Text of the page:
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Nuts and Bolts: Orientation Considerations

November 2, 2018

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Nuts & Bolts – Orientation Considerations
 
Some designs simply lend themselves to one particular orientation.  Others however, with little to no adjustments, can work in both portrait and landscape orientations. When creating a design, take a moment to consider if it would also work (or possibly work even better) in the alternate orientation.
Here is an example of a photograph by GCU artist Stephanie Laird, while working with the review team, resultantly discovered this lovely image worked better in portrait than the original landscape submission for these reasons:

 

The background area is still distracting and not serving this image well in this horizontal format. We feel if the left side were cropped out and the card was in a vertical format this would solve that issue placing the focus on the striking dark grapes and red leaves currently on the right side of the image. Please consider cropping to a vertical format and resubmitting. Please also note that there is a hot spot on the leaf just to the left of the center at the top that needs cloning out.   

 

Original:

 

Final:

Sometimes shoppers are looking for a card in a particular orientation.  This rings very true for holiday cards and especially photo cards. A shopper usually starts with the photo they want to use and then looks for the card design that fits. GCU also knows that some shoppers look for cards by orientation when they have a chosen photo they want to upload to the INSIDE of the card as well.  So in both of these cases the orientation of their photo dictates the card they will choose.

 

Consider offering your photo card designs (and non-photo card designs) in both portrait and landscape orientation. Now we are certainly not saying to create both orientations for every single card that you create, especially not for a like image series like age and relationship collections.  But for a general card (non-age, non-relation) or one of your more popular designs, yes, it’s worth considering.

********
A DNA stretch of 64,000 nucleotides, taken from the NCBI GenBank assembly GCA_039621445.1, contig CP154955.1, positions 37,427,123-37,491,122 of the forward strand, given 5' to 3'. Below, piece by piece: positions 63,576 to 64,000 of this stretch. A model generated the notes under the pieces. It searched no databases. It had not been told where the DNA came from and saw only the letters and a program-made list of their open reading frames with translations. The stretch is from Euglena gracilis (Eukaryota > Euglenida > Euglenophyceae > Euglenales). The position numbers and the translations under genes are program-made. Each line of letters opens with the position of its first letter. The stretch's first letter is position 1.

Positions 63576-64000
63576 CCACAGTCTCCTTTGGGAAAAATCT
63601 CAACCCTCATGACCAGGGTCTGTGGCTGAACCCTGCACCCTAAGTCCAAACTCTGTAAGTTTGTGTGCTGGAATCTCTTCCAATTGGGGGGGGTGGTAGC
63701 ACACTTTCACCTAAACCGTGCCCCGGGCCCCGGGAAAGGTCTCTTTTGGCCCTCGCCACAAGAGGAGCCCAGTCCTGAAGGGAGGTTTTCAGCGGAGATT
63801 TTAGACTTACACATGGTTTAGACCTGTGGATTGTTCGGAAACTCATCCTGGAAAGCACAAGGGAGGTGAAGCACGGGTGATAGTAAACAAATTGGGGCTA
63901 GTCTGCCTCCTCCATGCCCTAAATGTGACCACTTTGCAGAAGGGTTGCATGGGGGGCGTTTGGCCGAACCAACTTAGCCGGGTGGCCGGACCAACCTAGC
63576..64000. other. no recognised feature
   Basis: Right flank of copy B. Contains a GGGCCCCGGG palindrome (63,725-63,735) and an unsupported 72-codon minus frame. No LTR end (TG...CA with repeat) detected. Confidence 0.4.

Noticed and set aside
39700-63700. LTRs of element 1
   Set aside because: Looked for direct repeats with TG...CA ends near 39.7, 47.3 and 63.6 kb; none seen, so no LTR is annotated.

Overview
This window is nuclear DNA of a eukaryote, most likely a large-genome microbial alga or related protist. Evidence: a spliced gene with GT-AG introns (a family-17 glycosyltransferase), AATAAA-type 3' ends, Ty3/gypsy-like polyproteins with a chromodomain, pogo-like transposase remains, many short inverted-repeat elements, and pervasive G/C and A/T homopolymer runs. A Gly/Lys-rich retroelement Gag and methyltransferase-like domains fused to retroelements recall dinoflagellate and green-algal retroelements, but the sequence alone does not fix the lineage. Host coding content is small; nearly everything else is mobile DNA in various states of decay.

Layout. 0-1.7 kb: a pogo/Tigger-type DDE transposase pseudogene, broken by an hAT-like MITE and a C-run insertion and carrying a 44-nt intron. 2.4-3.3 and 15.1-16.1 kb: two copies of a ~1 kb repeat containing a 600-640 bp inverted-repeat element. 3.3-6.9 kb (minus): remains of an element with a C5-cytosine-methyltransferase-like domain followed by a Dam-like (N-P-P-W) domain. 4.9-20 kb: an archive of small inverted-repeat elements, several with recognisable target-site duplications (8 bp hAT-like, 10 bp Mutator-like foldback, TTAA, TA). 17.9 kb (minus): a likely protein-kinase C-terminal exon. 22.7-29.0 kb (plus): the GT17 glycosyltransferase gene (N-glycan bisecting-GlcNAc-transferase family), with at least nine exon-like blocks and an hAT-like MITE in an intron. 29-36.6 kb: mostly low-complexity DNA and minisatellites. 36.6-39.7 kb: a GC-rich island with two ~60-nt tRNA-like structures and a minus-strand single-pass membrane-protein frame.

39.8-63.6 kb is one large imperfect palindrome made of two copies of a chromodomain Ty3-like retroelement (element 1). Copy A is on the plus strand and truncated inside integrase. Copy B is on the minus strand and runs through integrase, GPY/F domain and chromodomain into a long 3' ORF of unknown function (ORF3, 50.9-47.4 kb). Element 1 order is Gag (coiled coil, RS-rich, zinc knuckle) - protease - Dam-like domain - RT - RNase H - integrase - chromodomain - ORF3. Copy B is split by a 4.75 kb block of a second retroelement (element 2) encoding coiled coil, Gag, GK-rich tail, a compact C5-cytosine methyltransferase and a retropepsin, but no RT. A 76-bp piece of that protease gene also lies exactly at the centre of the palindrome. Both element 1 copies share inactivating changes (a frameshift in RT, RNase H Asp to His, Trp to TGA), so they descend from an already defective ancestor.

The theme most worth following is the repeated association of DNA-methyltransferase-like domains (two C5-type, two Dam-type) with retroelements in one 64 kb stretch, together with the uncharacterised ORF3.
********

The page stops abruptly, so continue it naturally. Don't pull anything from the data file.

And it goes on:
Here is a great example by GCU artist, Doreen Erhardt of Salon of Art:

And a couple of examples by GCU artist Doug Hill of Laughing Hippo Studio:
Shopper Custom Request: Can this card be landscaped? I need to order ASAP.

Leverage a design and make it work both ways resulting in two different cards:

NOTE: on the site, for shoppers, one of the sidebar Filter Results options is Orientation allowing shoppers to quickly narrow their search.

 

TIP: if you are offering the same design in both orientations, be sure to include in your Artist’s Notes a note to shoppers so they are aware of their choices.  Like “This design is also offered in landscape orientation, please search for product id XXXXX”.

 

See this related post on Leveraging Designs.

 

 

 

The difference is made in the details!

 

Mindy
GCU Community Manager

 

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One Comment leave one →
  1. November 7, 2018 10:38 am

    Thank you for these good tips!

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